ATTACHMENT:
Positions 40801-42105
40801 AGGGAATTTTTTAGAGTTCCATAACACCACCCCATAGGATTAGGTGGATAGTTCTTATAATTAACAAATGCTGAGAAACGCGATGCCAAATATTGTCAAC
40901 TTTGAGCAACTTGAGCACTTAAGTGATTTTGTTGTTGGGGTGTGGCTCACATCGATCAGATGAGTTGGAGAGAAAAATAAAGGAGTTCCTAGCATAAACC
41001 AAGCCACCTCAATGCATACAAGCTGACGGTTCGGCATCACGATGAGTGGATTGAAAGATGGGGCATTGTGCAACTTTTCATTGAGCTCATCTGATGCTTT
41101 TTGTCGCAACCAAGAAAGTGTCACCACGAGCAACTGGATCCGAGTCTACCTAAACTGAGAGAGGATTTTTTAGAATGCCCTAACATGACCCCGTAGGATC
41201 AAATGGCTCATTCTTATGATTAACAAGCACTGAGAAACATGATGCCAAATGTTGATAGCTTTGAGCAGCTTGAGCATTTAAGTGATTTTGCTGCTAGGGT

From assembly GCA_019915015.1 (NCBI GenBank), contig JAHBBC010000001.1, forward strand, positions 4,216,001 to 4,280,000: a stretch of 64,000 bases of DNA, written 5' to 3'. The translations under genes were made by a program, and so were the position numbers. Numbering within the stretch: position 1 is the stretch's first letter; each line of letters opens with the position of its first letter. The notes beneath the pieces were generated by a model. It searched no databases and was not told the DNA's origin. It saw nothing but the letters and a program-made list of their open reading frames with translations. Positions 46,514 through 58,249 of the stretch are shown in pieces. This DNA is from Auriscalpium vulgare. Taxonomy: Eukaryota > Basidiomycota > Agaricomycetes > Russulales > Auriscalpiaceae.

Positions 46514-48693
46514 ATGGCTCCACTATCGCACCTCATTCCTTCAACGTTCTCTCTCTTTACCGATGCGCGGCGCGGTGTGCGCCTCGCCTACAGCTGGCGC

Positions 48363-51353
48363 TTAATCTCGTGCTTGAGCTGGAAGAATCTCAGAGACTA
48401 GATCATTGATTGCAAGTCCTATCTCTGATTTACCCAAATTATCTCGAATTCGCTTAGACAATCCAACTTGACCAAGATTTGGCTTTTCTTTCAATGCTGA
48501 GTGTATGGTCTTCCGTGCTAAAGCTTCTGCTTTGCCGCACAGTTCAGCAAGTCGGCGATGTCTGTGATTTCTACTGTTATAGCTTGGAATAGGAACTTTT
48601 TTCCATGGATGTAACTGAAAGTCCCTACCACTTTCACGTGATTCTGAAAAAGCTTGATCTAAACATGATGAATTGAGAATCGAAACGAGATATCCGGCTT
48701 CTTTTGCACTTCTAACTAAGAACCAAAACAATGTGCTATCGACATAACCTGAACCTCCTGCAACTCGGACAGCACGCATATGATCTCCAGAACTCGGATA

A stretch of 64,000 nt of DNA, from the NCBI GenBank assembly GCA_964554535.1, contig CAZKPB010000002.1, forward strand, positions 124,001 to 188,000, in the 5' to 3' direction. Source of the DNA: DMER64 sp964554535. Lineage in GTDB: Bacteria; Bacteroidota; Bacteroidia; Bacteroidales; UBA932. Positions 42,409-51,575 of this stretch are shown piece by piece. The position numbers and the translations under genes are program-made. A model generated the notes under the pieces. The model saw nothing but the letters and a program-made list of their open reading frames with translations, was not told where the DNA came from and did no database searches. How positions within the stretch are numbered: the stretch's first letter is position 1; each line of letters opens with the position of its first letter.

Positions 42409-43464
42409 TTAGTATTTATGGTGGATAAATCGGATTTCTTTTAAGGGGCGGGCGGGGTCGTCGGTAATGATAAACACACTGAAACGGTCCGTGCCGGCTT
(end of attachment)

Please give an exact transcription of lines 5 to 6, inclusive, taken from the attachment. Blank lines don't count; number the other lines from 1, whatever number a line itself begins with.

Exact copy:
41101 TTGTCGCAACCAAGAAAGTGTCACCACGAGCAACTGGATCCGAGTCTACCTAAACTGAGAGAGGATTTTTTAGAATGCCCTAACATGACCCCGTAGGATC
41201 AAATGGCTCATTCTTATGATTAACAAGCACTGAGAAACATGATGCCAAATGTTGATAGCTTTGAGCAGCTTGAGCATTTAAGTGATTTTGCTGCTAGGGT